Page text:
• High-quality compost
• Worm castings
• Humus

The base ingredients of any compost tea are compost, worm castings, and humus. These ingredients are rich in microorganisms, which you’ll grow as you feed your tea. Remember, using organic ingredients produces the best quality tea and the cleanest results.

• Feed

In order to grow the bacteria and fungi in your compost, you need to feed them the right nutrients. There are many different compost tea recipes available on the internet, and we’ve included one of our favourites at the end of this article.

• Oxygen

Aerated compost teas rely on oxygen to help support the growth of beneficial bacteria and fungi. For the home grower, simply letting your ingredients brew in a bucket with an air pump should be enough. Large-scale operations with bigger budgets, on the other hand, tend to use oxygen probes for complete control over the oxygen levels in their teas.

• Temperature and time

Aerated compost teas are best brewed at temperatures between 18–30°C. Lower temperatures make it harder for microorganisms to reproduce, while hotter temperatures may promote the growth of pathogens in your tea.

Time has a similar effect on compost tea. Microorganisms take time to grow, but over-brewing creates a breeding ground for bad bacteria and fungi. To play it safe, we recommend brewing your tea for exactly 24 hours.

TOOLS FOR MEASURING THE CONDUCTIVITY OF YOUR COMPOST TEA

Rather than blindly brewing and feeding your plants with compost tea, you’ll want to measure the conductivity of your brew to get a clearer picture of its content. Use the RQS pH and conductivity testers to ensure you’re doing right by your plants.

COMPOST TEA IN HYDROPONIC AND AEROPONIC SYSTEMS

While we tend to think of using compost teas with soil-grown cannabis, they can also be used in hydro or aero setups; you’ll just need to adjust your dosage. For soil-grown plants, we recommend using roughly 120ml per litre of water. In hydro, we recommend feeding 1 litre of tea per 30l of reservoir water.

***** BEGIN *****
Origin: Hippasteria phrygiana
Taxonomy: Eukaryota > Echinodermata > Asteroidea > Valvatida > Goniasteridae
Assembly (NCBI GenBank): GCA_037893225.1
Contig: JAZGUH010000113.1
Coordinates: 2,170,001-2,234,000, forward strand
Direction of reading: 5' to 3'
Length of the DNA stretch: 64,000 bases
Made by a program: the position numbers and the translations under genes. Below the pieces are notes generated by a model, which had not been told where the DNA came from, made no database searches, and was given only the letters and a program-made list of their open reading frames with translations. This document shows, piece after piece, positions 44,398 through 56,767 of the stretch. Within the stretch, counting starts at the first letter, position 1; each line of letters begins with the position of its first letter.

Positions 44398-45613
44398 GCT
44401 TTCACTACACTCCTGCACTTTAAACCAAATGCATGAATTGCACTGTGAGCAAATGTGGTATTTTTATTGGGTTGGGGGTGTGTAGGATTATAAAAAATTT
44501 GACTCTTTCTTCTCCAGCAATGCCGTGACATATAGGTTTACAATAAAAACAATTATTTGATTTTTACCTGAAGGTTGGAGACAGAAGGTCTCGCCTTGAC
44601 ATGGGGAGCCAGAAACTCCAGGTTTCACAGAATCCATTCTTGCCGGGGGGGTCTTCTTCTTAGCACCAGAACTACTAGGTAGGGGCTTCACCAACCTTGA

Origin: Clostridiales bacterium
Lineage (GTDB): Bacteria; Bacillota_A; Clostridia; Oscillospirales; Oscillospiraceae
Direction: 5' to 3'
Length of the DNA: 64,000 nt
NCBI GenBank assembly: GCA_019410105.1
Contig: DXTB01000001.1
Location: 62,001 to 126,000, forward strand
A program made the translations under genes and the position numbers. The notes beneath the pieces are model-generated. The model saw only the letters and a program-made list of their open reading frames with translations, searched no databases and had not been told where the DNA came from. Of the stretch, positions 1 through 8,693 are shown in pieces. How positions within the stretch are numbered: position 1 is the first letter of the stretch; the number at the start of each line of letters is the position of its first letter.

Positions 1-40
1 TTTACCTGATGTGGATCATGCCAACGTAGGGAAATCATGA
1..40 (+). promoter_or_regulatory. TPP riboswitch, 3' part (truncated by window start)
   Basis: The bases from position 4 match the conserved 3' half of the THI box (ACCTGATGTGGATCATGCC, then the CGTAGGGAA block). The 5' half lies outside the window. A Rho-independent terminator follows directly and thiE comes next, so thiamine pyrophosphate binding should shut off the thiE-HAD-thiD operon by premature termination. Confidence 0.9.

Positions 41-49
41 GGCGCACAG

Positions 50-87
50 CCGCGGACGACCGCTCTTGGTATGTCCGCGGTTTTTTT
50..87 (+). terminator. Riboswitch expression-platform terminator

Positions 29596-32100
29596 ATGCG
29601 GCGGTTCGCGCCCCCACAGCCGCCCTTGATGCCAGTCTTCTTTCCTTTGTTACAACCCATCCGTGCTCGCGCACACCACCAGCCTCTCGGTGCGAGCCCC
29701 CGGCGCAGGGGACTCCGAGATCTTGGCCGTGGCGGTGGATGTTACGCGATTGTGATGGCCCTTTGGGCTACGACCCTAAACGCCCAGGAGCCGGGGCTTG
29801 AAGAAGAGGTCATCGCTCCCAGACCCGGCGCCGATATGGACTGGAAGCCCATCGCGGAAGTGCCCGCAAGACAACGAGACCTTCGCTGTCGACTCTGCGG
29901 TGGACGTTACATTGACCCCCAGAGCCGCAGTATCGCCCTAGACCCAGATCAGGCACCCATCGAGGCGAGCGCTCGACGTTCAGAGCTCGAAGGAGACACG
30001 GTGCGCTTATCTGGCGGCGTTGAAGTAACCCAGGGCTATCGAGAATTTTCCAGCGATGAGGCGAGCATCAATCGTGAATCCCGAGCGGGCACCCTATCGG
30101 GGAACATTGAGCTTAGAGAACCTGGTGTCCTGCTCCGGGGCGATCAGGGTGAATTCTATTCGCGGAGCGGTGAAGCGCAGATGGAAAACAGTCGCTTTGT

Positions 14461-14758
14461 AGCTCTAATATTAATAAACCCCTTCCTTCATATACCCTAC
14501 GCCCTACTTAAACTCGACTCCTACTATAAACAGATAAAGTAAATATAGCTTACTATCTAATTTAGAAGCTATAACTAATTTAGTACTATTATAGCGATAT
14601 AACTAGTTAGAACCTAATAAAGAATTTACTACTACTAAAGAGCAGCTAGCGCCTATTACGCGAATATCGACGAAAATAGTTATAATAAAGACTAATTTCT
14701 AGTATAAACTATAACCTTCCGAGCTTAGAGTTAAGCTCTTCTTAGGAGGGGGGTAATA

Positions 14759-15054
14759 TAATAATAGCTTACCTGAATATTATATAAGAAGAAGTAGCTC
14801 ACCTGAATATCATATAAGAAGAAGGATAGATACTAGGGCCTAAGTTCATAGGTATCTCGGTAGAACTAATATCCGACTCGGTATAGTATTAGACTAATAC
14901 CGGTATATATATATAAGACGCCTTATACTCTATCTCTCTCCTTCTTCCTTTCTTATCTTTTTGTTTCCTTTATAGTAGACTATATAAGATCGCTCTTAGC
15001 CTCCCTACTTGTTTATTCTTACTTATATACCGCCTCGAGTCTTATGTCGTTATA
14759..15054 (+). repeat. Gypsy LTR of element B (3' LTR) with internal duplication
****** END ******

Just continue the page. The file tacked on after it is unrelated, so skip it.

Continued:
Unlike chemical fertilisers, it’s a lot harder to overfeed your plants with compost tea.

THE BENEFITS OF COMPOST TEA

Compost tea contains millions of beneficial bacteria and fungi. By applying it to your plants’ roots or spraying it on their leaves, you’ll benefit their development in numerous ways.

Some of the main benefits of compost tea include:

ENHANCES PLANT GROWTH

Compost tea can assist the cannabis grower and their plants in numerous ways. One of its main benefits, and perhaps the most important to many growers out there, is that it helps to boost plant growth—a very important factor for those cultivators looking for large and resinous buds when harvest time swings around.

The sheer volume of nutrients within compost tea massively assists in the health of plants, ensuring proper and robust development. Such a potent dose of nutrients will help prevent deficiencies from setting in, which can ultimately reduce yields and obstruct proper growth and size.

INTRODUCES BENEFICIAL MICROORGANISMS

As well as introducing nutrients into the soil, compost tea will also bring beneficial microorganisms onto the scene, which include lifeforms such as mycorrhizal fungi and predatory nematodes.

Mycorrhizal fungi can help boost the root network of cannabis plants, allowing them to extract nutrients from further afield, boosting their uptake. These fungi can also help to defend roots against microbial parasites. Predatory nematodes also act as a natural defence, feeding upon microbes that have an appetite for cannabis roots.

Compost tea will also introduce predatory nematodes into the rhizosphere of your herbal garden. These tiny, worm-like creatures help to protect plants against a variety of other microorganisms, including others types of nematodes.

When compost tea is applied as a foliar spray, the nematodes within can even attack and defend against insect pests on leaves and stems, such as leaf miners.

Compost tea is a liquid dilution of compost that can be added to soil or used as a foliar spray. It's loaded with nutrients and beneficial microorganisms.